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  DSLR Tips

Panasonic Lumix DMC-FX35 Gordon Laing, March 2008

Panasonic Lumix DMC-FX35 gallery

The following images were taken with the Panasonic Lumix DMC-FX35. The FX35 was set to Normal recording mode with Auto White Balance and the Standard Colour mode. Optical Image Stabilisation was enabled for all these handheld images.

The individual exposure mode, file sizes, shutter speeds, aperture, ISO and lens focal length are listed for each image.

The crops are taken from the original files, reproduced at 100% and saved in Adobe Photoshop CS2 as JPEGs with the default Very High quality preset, while the resized images were made in Photoshop CS2 and saved with the default High quality preset.

The three crops are typically taken from far left, central and far right portions of each image.

Landscape: 4.27MB, Normal mode, 1/800, f4.5, ISO 100, 4.4-17.6mm at 4.4mm (equivalent to 25mm)

  Our first shot was taken with the FX35 fully zoomed-out to an equivalent of 25mm on a sunny day at a sensitivity of 100 ISO - as such, it represents ideal conditions.

If you're familiar with the Camera Labs Galleries, you'll immediately notice this shot is capturing a much wider field of view than other cameras even at 28mm - our first shot with the Lumix TZ5 was taken from the same spot.

So the FX35 can capture a big view with its 25mm coverage and there's no fringing to complain about here, but sadly the crops reveal some processing artefacts even at 100 ISO.

Landscape: 4.62MB, Normal mode, 1/800, f4, ISO 100, 4.4-17.6mm at 4.4mm (equivalent to 25mm)

  Our second shot was taken under similarly bright conditions at 100 ISO, so again represents the FX35's best potential quality.

The crops reveal the new lens performs well at its widest equivalent of 25mm, capturing images with plenty of detail and no fringing to worry about.

The lighting and detail here also hide any issues with noise and processing, although as we'll see on the next image, there are issues even at 100 ISO.

Landscape: 4.71MB, Normal mode, 1/500, f3.5, ISO 100, 4.4-17.6mm at 4.4mm (equivalent to 25mm)

  Our third image again illustrates the wide angle coverage of the FX35 when zoomed-out to an equivalent of 25mm.

The photo was taken close to the tree, but easily squeezed it all in, making the FX35 a boon in situations when you can't step back any further.

The crops unsurprisingly show some distortion close to the corners, but they're still optically well-corrected.

Sadly there is however quite visible noise in shadow areas, despite the 100 ISO sensitivity.

Portrait: 4.40MB, Normal mode, 1/800, f5.6, ISO 200, 4.4-17.6mm at 17.6mm (equivalent to 100mm)

  After three shots zoomed-out to the widest setting, here's one with the FX35 zoomed-into an equivalent of 100mm.

We increased the sensitivity to 200 ISO, selected Face Detection and forced the flash to fire.

Face Detection locked onto the subject with no problem, and the flash filled-in any harsh shadows.

The increase to 200 ISO though has resulted in noticeable noise and processing artefacts, especially on flat colours when viewed at 100%.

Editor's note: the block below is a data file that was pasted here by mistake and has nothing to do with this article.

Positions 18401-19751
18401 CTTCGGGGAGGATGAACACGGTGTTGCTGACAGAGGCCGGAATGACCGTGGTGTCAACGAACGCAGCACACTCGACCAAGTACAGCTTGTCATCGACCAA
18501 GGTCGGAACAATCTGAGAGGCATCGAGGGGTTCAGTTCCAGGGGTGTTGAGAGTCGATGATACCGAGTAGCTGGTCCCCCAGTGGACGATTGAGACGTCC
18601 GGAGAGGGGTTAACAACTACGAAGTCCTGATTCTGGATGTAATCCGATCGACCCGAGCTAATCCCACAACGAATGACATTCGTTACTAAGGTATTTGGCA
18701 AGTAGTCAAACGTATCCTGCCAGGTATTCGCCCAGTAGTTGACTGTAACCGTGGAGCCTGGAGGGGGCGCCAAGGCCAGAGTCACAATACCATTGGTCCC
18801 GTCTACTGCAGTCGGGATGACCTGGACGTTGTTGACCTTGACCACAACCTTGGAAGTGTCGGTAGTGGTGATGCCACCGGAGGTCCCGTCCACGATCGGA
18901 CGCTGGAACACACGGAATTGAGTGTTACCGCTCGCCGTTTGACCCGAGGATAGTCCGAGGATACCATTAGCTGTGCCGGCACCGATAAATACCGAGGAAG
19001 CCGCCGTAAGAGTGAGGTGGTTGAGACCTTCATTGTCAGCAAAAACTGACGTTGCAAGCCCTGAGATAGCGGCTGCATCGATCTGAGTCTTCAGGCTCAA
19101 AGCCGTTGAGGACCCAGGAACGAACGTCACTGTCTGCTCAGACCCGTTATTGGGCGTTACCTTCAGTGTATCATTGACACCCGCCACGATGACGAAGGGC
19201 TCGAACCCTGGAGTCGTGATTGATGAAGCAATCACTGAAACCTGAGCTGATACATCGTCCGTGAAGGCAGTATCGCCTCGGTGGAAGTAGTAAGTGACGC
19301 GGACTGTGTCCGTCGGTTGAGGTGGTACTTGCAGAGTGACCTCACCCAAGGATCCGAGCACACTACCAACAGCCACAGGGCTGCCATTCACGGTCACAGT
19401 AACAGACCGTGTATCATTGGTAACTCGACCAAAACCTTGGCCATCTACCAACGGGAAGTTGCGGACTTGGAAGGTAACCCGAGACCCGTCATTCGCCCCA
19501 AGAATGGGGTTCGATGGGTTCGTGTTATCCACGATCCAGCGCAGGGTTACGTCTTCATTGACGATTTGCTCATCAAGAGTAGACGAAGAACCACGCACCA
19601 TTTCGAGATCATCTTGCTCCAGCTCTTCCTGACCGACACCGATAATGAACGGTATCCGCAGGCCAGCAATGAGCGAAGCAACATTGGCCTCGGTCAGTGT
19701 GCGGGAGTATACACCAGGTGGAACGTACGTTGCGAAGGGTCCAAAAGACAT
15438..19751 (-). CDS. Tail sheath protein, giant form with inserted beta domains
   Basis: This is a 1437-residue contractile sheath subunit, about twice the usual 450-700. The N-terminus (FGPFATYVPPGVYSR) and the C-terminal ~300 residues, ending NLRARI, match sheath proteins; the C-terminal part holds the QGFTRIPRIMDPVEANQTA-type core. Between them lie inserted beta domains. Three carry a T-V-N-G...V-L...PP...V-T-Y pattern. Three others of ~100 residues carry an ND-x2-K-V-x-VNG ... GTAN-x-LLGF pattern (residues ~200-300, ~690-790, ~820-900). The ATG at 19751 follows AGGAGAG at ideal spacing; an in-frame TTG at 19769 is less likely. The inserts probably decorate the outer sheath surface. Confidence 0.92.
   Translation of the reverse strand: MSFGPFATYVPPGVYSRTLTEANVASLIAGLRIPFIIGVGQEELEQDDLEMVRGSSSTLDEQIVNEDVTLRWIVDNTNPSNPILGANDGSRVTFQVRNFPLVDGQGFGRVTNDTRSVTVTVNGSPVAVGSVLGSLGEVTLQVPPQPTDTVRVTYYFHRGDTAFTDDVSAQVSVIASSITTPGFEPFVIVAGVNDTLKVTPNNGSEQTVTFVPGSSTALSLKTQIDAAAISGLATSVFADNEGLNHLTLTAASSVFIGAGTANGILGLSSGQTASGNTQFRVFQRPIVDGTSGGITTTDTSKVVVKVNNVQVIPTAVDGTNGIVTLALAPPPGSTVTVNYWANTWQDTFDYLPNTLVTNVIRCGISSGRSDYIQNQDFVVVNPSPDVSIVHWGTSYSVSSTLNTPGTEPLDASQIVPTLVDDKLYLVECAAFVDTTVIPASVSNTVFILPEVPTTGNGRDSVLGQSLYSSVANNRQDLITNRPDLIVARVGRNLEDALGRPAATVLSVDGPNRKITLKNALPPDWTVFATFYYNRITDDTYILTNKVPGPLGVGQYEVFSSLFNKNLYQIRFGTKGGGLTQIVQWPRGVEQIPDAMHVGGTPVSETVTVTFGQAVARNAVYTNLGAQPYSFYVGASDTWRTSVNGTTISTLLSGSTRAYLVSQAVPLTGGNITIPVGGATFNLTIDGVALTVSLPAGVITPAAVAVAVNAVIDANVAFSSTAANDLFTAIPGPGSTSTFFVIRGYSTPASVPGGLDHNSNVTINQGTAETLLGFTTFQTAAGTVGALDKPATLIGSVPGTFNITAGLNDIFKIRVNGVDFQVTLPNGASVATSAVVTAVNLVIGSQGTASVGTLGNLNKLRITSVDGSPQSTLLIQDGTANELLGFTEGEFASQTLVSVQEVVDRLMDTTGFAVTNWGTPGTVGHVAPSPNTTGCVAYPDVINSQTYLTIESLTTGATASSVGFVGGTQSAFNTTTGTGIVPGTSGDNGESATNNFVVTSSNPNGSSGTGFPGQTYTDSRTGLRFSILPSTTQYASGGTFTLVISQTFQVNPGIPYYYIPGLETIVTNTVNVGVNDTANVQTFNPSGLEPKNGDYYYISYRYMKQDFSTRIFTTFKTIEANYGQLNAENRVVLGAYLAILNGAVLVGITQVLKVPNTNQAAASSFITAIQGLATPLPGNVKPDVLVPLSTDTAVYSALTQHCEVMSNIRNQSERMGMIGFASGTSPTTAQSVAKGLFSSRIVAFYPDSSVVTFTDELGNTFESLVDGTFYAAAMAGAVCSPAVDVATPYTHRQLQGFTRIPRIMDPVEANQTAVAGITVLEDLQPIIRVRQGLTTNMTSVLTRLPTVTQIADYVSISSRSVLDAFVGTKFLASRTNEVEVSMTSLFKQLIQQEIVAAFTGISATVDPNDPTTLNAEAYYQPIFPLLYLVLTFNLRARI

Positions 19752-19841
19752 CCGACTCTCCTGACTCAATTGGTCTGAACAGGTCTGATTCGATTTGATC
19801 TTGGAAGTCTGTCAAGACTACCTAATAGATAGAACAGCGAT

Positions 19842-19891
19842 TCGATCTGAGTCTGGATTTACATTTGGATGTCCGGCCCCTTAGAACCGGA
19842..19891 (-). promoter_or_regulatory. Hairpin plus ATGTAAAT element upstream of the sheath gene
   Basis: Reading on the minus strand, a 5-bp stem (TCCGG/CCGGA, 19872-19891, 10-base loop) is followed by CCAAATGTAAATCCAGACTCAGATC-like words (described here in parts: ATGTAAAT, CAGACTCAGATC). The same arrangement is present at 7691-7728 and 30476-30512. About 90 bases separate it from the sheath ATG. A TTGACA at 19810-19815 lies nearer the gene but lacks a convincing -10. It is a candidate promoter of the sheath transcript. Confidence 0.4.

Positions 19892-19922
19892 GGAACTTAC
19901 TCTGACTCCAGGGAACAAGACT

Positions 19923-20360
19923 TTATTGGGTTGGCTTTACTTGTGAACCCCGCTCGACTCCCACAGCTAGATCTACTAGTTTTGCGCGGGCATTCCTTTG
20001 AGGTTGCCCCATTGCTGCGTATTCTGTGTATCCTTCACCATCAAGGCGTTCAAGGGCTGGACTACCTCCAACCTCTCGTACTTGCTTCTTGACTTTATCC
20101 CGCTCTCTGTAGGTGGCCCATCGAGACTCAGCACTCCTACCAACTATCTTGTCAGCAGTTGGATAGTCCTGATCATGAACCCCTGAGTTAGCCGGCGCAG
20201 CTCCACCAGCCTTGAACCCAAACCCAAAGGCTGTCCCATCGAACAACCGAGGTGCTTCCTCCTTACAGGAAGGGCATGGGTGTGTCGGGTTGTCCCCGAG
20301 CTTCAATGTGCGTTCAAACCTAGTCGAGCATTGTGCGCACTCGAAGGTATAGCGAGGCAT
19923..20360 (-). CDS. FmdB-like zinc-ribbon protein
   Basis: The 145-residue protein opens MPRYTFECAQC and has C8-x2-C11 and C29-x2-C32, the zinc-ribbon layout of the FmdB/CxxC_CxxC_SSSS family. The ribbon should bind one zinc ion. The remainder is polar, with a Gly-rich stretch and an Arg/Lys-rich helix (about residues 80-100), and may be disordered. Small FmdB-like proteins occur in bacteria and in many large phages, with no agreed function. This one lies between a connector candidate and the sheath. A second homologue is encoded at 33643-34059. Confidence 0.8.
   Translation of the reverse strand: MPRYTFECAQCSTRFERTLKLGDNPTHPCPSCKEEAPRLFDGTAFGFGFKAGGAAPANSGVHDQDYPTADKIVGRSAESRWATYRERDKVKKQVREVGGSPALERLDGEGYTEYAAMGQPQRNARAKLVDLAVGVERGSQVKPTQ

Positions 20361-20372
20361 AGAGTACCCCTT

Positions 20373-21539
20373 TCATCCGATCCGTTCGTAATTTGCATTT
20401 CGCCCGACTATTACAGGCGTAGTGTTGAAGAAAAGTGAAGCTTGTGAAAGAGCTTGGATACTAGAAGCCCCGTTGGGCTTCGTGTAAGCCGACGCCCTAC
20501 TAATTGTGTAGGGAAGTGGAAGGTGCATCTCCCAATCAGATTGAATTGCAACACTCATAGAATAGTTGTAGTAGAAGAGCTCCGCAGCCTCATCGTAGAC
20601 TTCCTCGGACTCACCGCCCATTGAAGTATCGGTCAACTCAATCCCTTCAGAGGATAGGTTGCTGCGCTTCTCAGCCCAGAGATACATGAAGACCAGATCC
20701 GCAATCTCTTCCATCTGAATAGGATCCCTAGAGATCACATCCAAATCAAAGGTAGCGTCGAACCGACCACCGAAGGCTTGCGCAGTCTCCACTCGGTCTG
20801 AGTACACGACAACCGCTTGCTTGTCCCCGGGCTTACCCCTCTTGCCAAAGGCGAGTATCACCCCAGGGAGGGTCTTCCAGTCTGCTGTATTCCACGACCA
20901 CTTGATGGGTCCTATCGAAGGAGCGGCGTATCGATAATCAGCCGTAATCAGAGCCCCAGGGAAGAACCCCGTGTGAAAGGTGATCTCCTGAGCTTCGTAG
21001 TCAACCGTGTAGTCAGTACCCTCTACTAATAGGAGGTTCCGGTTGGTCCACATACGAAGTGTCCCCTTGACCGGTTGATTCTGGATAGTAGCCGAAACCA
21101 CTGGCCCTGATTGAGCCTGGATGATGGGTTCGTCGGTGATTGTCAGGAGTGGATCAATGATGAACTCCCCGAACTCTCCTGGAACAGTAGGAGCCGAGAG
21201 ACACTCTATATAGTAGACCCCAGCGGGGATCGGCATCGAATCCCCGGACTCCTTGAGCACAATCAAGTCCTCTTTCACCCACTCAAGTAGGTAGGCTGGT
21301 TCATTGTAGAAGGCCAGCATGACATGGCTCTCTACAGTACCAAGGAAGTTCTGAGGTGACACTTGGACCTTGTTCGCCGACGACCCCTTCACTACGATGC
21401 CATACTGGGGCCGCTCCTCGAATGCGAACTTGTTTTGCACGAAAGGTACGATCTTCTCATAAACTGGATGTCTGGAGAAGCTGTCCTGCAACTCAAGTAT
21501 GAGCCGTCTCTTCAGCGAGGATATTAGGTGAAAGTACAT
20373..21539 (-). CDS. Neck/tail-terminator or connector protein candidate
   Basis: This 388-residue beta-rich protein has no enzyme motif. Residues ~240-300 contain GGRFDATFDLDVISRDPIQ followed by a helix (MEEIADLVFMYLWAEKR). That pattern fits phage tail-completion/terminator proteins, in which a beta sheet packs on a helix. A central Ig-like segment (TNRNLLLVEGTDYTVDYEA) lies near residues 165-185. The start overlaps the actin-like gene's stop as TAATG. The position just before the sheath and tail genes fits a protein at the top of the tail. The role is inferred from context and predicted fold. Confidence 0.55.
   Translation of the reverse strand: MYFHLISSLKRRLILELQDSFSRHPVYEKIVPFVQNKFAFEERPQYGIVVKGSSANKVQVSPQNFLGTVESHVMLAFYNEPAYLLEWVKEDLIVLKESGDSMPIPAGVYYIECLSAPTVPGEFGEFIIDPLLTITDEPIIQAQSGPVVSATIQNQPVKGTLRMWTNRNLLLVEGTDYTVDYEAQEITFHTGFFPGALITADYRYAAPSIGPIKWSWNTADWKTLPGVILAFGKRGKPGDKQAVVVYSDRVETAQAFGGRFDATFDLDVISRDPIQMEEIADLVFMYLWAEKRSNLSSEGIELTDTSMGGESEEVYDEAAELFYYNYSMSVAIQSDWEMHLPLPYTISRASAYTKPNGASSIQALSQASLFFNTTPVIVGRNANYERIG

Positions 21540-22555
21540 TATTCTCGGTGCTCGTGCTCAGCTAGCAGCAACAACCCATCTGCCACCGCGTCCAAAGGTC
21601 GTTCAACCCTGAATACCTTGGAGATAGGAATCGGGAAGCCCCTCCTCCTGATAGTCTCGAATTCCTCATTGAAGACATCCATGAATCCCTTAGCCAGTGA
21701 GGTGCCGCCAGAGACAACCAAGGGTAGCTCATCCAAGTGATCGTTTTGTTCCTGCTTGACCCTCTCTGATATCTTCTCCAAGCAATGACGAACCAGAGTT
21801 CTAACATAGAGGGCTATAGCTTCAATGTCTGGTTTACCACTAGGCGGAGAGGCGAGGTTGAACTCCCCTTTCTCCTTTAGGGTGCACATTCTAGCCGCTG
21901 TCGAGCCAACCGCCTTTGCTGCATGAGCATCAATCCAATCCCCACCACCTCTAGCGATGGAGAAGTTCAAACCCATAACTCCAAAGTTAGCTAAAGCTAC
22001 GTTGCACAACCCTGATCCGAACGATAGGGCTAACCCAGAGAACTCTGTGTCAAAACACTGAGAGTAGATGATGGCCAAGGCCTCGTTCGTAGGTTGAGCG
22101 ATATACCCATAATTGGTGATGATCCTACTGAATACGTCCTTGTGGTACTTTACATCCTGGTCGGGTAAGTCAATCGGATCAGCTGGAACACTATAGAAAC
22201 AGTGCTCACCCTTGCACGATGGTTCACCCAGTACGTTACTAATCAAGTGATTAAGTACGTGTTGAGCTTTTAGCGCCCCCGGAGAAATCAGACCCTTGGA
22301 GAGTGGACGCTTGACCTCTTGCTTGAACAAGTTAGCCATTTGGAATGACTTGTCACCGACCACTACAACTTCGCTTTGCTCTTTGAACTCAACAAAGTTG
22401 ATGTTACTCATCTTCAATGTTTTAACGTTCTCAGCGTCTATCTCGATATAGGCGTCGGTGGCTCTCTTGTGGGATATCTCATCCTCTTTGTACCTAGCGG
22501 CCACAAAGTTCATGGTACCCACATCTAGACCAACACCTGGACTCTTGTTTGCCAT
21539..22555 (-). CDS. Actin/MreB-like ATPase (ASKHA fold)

Landscape: 4.33MB, Normal mode, 1/800, f7.1, ISO 200, 4.4-17.6mm at 17.6mm (equivalent to 100mm)

    This next shot was again taken with theFX35 zoomed-into 100mm and at 200 ISO.

Again we're pleased to report an absence of coloured fringing, and the FX35 had no problems focusing on this approaching boat. But again if you're viewing at 100%, you'll see noise throughout the image.

This will only bother pixel peepers or people who want big prints, but it's definitely worth noting the FX35 has noise throughout its range if you're looking for it.

Macro: 4.30MB, Normal mode, 1/800, f6.3, ISO 400, 4.4-17.6mm at 4.4mm (equivalent to 25mm)

  For this macro shot we increased the sensitivity to 400 ISO and positioned the camera as close as it could focus - at a distance of 5cm.

The lighting and subject matter can be quite forgiving on noise and processing artefacts here, although look closely and you'll see the drop in quality resulted from the increase in sensitivity.

However the optics again perform well and at 5cm you can enjoy some decent close-up results.


Indoor: 4.12MB, Normal mode, 1/40, f2.8, ISO 400, 4.4-17.6mm at 4.4mm (equivalent to 25mm)

  Our first indoor shot was taken at a sensitivity of 400 ISO and with the FX35's AF mode set to Face Detection.

The camera locked onto the subject, although at 400 ISO, there's significant noise and processing artefacts when viewed at 100%.

Flat areas of colour show noticeable speckling, while fine details around the eyelid are quite mottled.


Indoor: 2.82MB, Normal mode, 1/20, f2.8, ISO 800, 4.4-17.6mm at 4.4mm (equivalent to 25mm)

  Our second indoor shot was taken with the sensitivity increased to 800 ISO, and as you'd expect, there's a further drop in quality along with a rise in noise and processing artefacts.

That said, if you're printing small or not looking too closely, it can be acceptable for some situations, while the stabilisation (here used in Mode 2) has eliminated any camera shake.

Indoor: 2.37MB, Normal mode , 1/60, f2.8, ISO 1600, 4.4-17.6mm at 4.4mm (equivalent to 25mm)

  Our final shot was taken with the FX35 at 1600 ISO, and unsurprisingly the quality has fallen further.

Noise has now become quite obtrusive, detail has been lost, and there's also a fall in saturation on the image viewed in its entirety at a reduced size.

Like other compacts, 1600 ISO remains an overly ambitious sensitivity, that's best used for emergencies only.


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